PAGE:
I should really be working, or packing or doing something constructive. In stead, I am feeling the urge to blog. I should also be doing the last 3 weekend reports, but I have other issues on my mind.
I guess, the big question in the USA today is, " Where were you today, 7 years ago?". In South Africa, the question in general is: "Where were you when Nelson Mandela was released?" I remember vividly both occasions. When Madiba was released, I was mourning my broken engagement in Cape Town at a good friend's home. When 9/11 happened, I was in my office, working, when my partner's wife called in shock, busy watching CNN and seeing the second plane hitting the towers. Just moments before the call, I received the news that my best friend Hesti's twins were born, just a couple of hours ago. At 32 weeks, very tiny and suffering from Twin to twin transfusion syndrome. Relatively safely delivered after lifesaving in-utero surgery on the placenta at 25 weeks. I was relieved that they were living and doing well under circumstances, but worried about the possible implications of all this.
Yes, my best friend of 20 years and I both have twins. And this is not where the co-incidence stops! Both of us have daughters that are almost exactly the same amount of months older than our twins (both pairs boy/boy). Both set of twins were spontaneous, in both cases there is no family history of twins. Both of us tried in some way to plan our second pregnancy - she for what she believed was the perfect spacing, I for a much wanted boy. She planned according to parenting books, I to Dr. Shettles' method. Both of us were show by God that He does the planning. Is that not wonderful? And am I not the luckiest girl to have a best friend that can support me and knows what I am going through as she has been there, done that, a couple of years ago?
Her boys are doing well, but do have some issues relating to the T2T - the one has a light form of autism and both have learning difficulties. But therapy and early intervention surely went far to deal with these issues. Where her pregnancy was difficult, mine was completely the opposite and The Boys were born at 37 weeks, 1 day weighing in at 2,92 and 3,02 kg. My pregnancy was the biggest act of dependency on God that I have ever done and have taught me a lot. But more about that at another time.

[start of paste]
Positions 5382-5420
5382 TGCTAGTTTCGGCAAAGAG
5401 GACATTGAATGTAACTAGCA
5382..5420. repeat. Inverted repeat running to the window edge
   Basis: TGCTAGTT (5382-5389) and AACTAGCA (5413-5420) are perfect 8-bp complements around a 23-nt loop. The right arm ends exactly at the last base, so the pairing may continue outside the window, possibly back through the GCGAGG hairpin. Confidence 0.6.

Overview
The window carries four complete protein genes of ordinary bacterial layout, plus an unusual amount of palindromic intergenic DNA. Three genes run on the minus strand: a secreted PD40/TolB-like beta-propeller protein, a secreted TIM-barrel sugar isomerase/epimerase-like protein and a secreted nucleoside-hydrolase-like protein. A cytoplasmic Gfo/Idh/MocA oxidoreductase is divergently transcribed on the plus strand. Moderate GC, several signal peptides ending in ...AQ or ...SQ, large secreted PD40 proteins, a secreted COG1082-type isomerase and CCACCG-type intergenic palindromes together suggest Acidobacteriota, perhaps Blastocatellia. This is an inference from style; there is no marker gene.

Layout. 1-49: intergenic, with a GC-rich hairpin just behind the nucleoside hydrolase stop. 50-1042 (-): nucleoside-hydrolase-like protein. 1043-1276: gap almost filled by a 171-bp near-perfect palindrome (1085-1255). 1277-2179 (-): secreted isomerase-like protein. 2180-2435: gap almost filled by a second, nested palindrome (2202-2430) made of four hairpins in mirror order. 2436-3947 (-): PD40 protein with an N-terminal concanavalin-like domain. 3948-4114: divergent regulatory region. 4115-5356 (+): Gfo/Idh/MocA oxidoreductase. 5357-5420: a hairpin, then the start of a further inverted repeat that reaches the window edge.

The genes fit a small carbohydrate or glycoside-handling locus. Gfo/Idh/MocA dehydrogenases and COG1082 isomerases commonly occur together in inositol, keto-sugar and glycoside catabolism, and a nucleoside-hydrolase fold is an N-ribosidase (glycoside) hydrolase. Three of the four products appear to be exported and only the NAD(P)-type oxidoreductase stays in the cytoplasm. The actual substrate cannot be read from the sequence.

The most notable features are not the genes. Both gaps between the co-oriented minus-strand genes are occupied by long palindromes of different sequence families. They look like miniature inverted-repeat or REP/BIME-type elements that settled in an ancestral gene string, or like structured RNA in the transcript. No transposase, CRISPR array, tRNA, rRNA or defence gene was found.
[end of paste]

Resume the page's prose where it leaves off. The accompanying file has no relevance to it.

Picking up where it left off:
On to my favourite topic of the moment - the Paralympics! South Africa had a dismal run at the Olympics, but it is our disabled athletes that are doing us proud at the moment. We are in the top 10 medal run! Wow, for a country with our population and funding, that is remarkable. And did you know that 2 of the world's most incredible athletes are South Africans? Off course, I am talking about Natalie du Toit and Oscar Pistorius.
Natalie has just won her third gold medal and another world record - if you want to read her storey, go here. But that is not the only thing that makes her so special - she is the very first person in the whole wide world to compete in the Olympics (she came 16th in the marathon open water swim) and the Paralympics and also the first person to carry her country's flag at both opening ceremonies. She was one of TIME magazine's 100 athletes to watch at the Beijing Olympics. She was already a promising swimmer when her accident occurred. A true inspiration.
Oscar Pistorius, better know as The Blade Runner is just an amazing athlete. Winning his appeal to compete in the Olympics so late that he could not qualify, he was robbed of his dream to compete in both events. But he has already won gold in the 100m and is set for more. If you want to read his story, link here.
And then,to my joy, double gold for South Africa's Phillipa Johnson in the equestrian dressage - my pre-kids passion. She was also an equestrian before a car accident after which she had to learn to walk and ride again. She has lost the use of her one arm.
Sometimes when one feels that life is getting you down, just take a look at these stories of courage. The human spirit is truly amazing.